Monday, March 12, 2007
13 Tzameti (2005)
13 Tzameti is a startling film from start to finish and feels like a touch of Hostel with obvious film noir influences.
While fixing a man's roof, a poor young man named Sebastien (George Babluani) overhears a conversation about a mysterious job that has a very large pay off. When the man dies, Sebastien chances upon a letter that contains a ticket and instructions for the "job" in question. He seizes the opportunity and follows the instructions to an isolated location, not realizing what he is getting himself into. With cops hot on his trail, Sebastien is thrown into a dark underworld where men bet on the lives of others.
The film is captured in black and white, its starkness echoing the nihilism of the subject matter. The audience is immediately thrust in Sebastien's shoes as we experience everything through him. Like him, we are confused yet intrigued as he follows the detailed directions, only to be terrified at where they land him. Alongside Sebastien we discover the high stakes that this particular "job" entails to win the cash prize.
Writer/director Gela Babluani has created a film that is full of tension, dripping from the screen like the sweat from the brows of the players. Like Sebastien, we know very little in the beginning and things seem pretty normal. The tension begins to mount when he realizes what he has become involved in and from that point on never lets up. Actor George Babluani does a fantastic job portraying his character's many emotions, from desperation to confidence to fear and remorse. Babluani was perfectly cast as Sebastien, evoking both innocence and menace. For a film built on the emotions and reactions of characters, Babluani definitely pulls it off.
The film uses music sparingly, again focusing on the tension created by the characters' emotions and reactions. Without music there to cue emotions, my response to the film was more visceral and realistic. The atmosphere became even more foreboding and tense. The no frills approach to music also matched the simple, straight-forward camera work and the plain black and white it was shot in.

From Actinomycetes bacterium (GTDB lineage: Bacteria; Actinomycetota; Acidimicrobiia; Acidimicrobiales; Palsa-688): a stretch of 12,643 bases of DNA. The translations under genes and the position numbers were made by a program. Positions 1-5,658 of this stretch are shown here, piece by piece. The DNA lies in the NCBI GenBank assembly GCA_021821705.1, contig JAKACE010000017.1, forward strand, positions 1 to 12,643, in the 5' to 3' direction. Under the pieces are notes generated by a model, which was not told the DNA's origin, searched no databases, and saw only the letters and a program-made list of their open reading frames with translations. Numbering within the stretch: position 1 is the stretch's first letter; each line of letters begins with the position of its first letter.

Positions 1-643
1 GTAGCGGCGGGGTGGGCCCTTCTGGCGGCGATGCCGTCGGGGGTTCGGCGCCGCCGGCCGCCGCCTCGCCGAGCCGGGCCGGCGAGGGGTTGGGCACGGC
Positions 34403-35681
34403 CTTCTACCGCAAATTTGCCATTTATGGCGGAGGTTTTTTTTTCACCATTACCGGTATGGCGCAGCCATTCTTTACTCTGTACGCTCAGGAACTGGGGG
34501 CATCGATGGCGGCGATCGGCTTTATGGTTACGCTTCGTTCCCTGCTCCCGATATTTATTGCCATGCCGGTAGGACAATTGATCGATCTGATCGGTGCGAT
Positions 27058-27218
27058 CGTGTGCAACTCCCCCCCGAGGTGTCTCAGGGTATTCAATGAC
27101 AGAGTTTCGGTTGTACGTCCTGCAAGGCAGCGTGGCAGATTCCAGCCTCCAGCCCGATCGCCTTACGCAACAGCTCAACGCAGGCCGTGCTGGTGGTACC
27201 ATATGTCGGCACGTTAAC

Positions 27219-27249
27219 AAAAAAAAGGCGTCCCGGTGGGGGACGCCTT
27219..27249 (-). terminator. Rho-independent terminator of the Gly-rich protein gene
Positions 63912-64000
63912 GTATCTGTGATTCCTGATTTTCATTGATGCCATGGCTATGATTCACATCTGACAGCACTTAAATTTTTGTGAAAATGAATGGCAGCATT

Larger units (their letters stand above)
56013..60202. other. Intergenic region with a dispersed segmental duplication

13 Tzameti is definitely NOT another Hostel - there are no T & A shots, no gore and the only torture is mental, but it has similar themes and issues. It deals with the haves and the have-nots, the wealthy looking to spend their money on the next big thrill and the exploited lower classes. I enjoyed this social commentary and was rooting for Sebastien the entire time, even when things got a bit twisty at the end in typical film noir fashion.
The less you know going into this film the better. I had only read a synopsis of 13 Tzameti and watched the trailer, but I still think that gave too much away. The whole atmosphere and mood of the film is much more effective and enjoyable if you go in blind.
13 Tzameti is an intense, gripping and tension-filled film, one that will have you wiping the sweat off your brow as you go along for the ride.
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